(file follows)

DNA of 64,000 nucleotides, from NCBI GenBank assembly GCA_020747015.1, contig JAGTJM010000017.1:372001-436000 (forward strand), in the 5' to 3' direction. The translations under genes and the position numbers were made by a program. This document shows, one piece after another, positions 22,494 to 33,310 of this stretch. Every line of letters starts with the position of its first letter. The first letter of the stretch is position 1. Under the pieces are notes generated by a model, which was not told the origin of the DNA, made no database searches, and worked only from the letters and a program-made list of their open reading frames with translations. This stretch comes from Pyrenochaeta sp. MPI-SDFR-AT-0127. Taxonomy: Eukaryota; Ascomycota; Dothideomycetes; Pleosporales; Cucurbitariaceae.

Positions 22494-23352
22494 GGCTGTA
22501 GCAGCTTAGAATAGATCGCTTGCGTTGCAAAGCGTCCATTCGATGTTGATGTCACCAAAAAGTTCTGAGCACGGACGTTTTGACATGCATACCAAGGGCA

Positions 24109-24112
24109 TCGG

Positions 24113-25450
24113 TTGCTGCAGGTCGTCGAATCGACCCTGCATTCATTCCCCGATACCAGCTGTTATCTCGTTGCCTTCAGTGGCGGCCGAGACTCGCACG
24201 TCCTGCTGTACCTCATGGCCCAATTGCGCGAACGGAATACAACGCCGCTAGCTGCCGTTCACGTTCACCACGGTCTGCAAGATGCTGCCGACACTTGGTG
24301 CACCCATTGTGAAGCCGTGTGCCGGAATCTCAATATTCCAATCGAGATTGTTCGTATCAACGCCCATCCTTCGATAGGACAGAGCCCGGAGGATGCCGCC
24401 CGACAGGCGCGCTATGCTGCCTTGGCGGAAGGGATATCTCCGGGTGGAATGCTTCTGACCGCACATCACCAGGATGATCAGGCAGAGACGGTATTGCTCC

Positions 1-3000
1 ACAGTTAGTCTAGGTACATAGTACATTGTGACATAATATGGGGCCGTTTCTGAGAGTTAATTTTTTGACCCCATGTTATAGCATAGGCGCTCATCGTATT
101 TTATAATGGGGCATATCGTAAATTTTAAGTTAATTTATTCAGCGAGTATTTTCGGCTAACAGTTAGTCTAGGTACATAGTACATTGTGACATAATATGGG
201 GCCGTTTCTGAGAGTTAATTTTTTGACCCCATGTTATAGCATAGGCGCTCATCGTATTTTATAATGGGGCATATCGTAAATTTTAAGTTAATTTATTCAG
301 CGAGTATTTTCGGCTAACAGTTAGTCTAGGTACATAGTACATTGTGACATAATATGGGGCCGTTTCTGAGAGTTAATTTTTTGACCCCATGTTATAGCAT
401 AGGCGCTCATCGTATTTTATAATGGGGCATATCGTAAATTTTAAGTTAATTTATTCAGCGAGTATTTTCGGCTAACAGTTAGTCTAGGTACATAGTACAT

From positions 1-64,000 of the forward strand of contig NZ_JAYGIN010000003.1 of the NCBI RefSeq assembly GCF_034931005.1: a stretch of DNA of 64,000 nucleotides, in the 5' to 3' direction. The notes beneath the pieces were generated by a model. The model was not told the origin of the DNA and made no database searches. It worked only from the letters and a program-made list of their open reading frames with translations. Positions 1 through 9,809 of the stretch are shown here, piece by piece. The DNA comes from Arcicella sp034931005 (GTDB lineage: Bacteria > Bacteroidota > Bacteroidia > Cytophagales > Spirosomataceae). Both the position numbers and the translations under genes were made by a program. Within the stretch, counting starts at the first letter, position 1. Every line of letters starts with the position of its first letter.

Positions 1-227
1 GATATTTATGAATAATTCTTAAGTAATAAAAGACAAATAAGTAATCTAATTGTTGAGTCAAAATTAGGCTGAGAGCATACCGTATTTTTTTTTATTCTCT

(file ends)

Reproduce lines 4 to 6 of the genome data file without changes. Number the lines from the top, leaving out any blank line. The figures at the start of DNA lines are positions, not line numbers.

22501 GCAGCTTAGAATAGATCGCTTGCGTTGCAAAGCGTCCATTCGATGTTGATGTCACCAAAAAGTTCTGAGCACGGACGTTTTGACATGCATACCAAGGGCA

Positions 24109-24112
24109 TCGG